A very confusing topic is python imports and paths.
One area that makes it more confusing was the introductions of implicit namespace packages.
These are packages that are found even with an
A folder can be created on the python path and that folder automatically becomes a python package. Not sure why or if this was intended but it is a fact of life in python 3.3 and later. Example:
$ mkdir holymoly $ python Python 3.10.6 >>> import holymoly >>> holymoly
)> >>> print(holymoly.__file__) None
How to Know if a Package is An Explicit Namespace Package
If it prints
None then it is an implicit namespace package. If it does not – and prints out the location of the
__init__.py it is a regular package
Another way is to import and repl it:
>>> import fixes_package >>> fixes_package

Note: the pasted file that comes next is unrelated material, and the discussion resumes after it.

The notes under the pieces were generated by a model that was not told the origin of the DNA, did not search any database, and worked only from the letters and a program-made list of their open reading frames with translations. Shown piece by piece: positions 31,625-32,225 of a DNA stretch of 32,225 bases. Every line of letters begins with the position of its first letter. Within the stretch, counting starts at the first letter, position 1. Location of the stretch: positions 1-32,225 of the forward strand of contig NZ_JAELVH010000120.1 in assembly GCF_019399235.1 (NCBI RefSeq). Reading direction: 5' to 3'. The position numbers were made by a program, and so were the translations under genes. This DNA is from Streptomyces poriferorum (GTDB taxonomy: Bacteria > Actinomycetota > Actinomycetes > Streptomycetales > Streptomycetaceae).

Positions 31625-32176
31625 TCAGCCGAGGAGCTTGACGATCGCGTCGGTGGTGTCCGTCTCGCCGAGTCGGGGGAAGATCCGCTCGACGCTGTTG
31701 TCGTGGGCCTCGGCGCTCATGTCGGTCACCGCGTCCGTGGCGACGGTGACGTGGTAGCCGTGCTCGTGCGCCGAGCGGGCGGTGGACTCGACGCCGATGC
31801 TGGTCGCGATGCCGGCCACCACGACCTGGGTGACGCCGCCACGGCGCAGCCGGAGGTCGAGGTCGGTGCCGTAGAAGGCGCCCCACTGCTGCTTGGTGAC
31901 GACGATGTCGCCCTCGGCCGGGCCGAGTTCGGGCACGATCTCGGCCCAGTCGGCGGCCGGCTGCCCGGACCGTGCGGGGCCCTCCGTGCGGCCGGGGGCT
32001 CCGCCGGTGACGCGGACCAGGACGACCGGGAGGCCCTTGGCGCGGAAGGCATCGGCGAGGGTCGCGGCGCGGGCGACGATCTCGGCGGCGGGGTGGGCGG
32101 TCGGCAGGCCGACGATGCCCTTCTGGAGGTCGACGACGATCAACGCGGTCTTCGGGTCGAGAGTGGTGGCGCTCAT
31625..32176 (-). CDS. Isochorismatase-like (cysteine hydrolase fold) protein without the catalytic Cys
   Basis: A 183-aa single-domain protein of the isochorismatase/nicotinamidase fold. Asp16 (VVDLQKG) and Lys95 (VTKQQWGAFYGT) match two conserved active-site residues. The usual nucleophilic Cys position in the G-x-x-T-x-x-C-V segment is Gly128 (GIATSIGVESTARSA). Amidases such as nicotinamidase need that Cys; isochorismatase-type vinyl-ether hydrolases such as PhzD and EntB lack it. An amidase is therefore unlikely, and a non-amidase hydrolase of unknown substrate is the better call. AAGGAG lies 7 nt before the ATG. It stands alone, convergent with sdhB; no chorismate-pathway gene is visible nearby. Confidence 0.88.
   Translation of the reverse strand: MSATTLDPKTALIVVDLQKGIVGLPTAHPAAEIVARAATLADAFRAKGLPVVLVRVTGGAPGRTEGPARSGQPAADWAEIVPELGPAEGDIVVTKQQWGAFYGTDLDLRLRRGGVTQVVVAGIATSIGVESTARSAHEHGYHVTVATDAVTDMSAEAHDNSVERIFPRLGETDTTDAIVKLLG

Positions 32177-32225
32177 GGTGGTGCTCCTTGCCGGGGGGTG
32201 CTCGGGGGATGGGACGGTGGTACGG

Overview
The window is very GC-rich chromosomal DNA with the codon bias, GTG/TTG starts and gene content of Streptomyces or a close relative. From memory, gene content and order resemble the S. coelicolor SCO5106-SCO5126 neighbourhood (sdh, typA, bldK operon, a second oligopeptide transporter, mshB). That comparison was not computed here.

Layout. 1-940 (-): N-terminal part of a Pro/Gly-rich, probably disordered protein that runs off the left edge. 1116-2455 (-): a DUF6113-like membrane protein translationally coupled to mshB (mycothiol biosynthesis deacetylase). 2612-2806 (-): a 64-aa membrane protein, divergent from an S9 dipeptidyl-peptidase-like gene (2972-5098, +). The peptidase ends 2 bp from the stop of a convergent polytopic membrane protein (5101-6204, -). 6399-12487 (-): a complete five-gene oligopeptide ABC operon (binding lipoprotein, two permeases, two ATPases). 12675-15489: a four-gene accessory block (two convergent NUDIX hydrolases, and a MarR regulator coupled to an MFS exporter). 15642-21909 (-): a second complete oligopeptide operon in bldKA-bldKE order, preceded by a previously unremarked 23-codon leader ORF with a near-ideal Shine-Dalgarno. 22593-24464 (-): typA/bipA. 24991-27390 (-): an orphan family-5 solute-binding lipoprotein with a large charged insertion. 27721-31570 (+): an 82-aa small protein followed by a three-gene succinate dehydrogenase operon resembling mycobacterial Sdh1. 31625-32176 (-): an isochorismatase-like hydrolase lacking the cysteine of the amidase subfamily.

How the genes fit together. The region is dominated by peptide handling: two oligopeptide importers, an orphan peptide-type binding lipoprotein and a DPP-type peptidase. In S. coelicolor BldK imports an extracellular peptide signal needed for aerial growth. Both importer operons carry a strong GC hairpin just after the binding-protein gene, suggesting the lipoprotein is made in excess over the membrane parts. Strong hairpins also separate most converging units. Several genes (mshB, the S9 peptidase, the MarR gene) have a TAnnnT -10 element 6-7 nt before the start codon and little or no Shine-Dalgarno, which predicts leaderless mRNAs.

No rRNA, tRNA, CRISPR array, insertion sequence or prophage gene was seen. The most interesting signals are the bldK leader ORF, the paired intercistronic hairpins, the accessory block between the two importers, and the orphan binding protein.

Implicit namespace prints:
Packaging won’t find the Namespace Packages by default
When packaging the package, the package doesn’t contain an
setuptools.find_packages() won’t find the sub-package. You must use
setuptools.find_namespace_packages() instead or explicitly list all packages in your
setup.py. Source: packaging_namespace_packages
Anthonywritescode has a good explanation of namespace packages and their caveats.
pyproject.toml and the setuptools build system backend – did pick up the implicit namespaced package from testing.
[build-system] requires = ["setuptools>=61.0"] build-backend = "setuptools.build_meta"
It appears that using
setuptools.find_packages() directly to specify the packages is the root of the namespaced packages not being packaged.